Think of a beautiful place: this is it! The Roccheviberti winery is in a prime location and is stunningly beautiful in Langhe. The Nebbioli from these hills are considered to be some of the best in the entire region. The winery occupies 4.5 hectares of land and produces several grapes, specializing in the famous Nebbiolo, Barbera and Dolcetto, all native from Langhe and Piedmont. The wines produced here are, in fact, exceptional. To schedule your visit, just click here!
5) The five best wineries in Barolo: CANTINA FRANCESCO BORGOGNO
The Cantina Francesco Borgogno, in operation since 1930, has about 7 hectares and produces, on average, 35,000 bottles of wine per year. All are produced using traditional aging methods, using Slavic oak barrels to this day – although they have modernized much of the production. It is considered one of the best Italian wineries and its wines are of the highest quality. Being managed until today by the same family, it has maintained the tradition of being one of the most classic, important and famous wineries in Piedmont. To schedule your visit, just click here!
A bit of Barolo’s history
The history of Barolo began almost 2500 years ago with the Stazielli population, but it wasn’t in Piedmont, it was in Liguria. His fame, however, came in 1751, when, according to history, a group of Piedmontese diplomats had already taken the wine to the region and then sent some bottles of “Barol” to London. The wine was successful with guests and the future US president, Thomas Jefferson, who was traveling Europe at the time; he mentioned the drink’s unique flavor in one of his diaries: “almost as sweet as Bordeaux and lively as Champagne”; he best described the taste of an authentic Barolo: crisp on the palate, sweet and sparkling.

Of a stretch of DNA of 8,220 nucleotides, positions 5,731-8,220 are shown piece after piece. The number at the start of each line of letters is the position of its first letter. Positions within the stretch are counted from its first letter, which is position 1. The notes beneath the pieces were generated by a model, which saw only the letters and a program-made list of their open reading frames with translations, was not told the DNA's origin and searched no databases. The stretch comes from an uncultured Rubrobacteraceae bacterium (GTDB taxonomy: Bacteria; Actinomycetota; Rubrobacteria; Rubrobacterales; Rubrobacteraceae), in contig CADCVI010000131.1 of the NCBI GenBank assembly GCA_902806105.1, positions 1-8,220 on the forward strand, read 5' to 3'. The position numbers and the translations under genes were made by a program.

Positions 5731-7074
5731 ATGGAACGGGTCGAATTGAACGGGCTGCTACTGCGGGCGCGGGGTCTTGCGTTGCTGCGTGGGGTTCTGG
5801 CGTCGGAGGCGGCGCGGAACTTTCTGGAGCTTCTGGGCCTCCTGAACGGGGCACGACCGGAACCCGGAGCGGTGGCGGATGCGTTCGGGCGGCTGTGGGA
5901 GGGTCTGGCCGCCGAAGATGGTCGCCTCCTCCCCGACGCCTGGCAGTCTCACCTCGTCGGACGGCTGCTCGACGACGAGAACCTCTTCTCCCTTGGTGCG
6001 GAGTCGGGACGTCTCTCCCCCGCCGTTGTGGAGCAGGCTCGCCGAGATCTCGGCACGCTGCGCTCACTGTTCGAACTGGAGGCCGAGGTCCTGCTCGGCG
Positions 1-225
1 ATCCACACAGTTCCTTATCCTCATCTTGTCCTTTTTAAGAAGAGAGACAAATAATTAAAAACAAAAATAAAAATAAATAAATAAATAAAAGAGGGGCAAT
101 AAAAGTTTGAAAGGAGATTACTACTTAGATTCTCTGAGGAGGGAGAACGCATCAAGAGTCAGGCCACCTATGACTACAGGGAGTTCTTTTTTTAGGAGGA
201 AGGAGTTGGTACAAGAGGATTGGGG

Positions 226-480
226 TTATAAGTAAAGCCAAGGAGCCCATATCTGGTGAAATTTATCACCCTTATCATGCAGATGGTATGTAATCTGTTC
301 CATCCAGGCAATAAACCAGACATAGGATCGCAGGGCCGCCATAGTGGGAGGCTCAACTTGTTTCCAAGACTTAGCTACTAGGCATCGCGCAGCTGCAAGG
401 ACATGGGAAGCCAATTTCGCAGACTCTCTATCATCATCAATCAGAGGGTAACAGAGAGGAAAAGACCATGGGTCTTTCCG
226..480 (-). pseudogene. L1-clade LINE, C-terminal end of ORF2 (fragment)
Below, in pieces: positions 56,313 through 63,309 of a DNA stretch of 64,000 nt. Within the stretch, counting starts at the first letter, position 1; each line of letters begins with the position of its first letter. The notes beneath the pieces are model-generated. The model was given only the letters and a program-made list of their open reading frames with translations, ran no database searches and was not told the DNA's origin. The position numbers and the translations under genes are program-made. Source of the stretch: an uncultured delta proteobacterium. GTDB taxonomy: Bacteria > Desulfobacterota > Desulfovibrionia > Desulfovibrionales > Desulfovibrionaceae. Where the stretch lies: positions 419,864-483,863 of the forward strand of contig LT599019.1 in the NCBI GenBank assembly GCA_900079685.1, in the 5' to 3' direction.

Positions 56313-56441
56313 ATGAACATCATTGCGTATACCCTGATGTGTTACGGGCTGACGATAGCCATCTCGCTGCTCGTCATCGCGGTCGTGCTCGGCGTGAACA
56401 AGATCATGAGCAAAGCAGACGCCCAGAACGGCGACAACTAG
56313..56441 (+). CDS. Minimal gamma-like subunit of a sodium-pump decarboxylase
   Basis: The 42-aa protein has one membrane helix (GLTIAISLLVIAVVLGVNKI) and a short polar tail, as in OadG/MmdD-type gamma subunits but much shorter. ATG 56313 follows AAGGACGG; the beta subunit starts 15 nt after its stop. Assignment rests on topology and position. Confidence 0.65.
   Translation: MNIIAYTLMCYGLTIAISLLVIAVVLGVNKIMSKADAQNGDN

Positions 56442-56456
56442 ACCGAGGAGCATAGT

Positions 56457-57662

The birth of modern Barolo
The birth of the modern Barolo took place in 1830 and its credit can be attributed to the Marquises Falletti, the French oenologist Louis Oudart and the Count Camillo Benso di Cavour. The Falletti family was a banking family and over the years acquired several important land holdings in the Municipality of Alba, Piedmont. With the death of her father, Camilo, Giulia bought the lands of the Felletti family and asked the oenologist Louis for help so that she could produce wines on her land. Loius, in turn, applied techniques for the production of great French wines to the wine produced by the marquise and thus began the story of the Barolo we know today. The wine became so renowned that it even reached King Carlos Alberto de Savóia. Giulia kindly sent 325 wine carts to the king, each with a barrel of Barolo, one for each day of the year (respecting the 40 days of Lent) and the king fell in love with the drink. At the court of Turin, wine was called “wine of kings, king of wines”, such was its success.
The “Decree of typical wines”
In 1909, there was a need to protect the drink and, then, the Agricultural Consortium defined the limits of the production of this great wine. It was the beginning of an immense expansion and between the two World Wars there was a boom in Barolo producers. In 1927, the “Decree of typical wines” was published in the Diary of Republic, officially delimiting the production area of authentic Barolo. It was also in 1927 that the geological zones of the wine production areas were defined. The area of Tortonian origin, Sant’Agata, which produces fragrant, fruity and elegant wines that mature earlier; La Morra, Verduno and a strip of Castiglione Falletto, where the wine has a Helvetic origin in gray sandstone floors and layers of sand, offering us a more structured and alcoholic wine. It is ideal for aging and home to Castiglione Falletto, part of Monforte, Grinzane and another part of Barolo.
The wine presents itself in a very special way, with a garnet red color and orange reflections; its flavor is intense and persistent, and it presents us with an exceptionally complex olfactory heritage, which can change with aging. The taste can “walk” between fruity and floral notes, such as violet and vanilla, and notes such as goudron and spice. In the mouth, the components are combined in a very pleasant way and their intensity makes Barolo a powerful, elegant wine with great personality.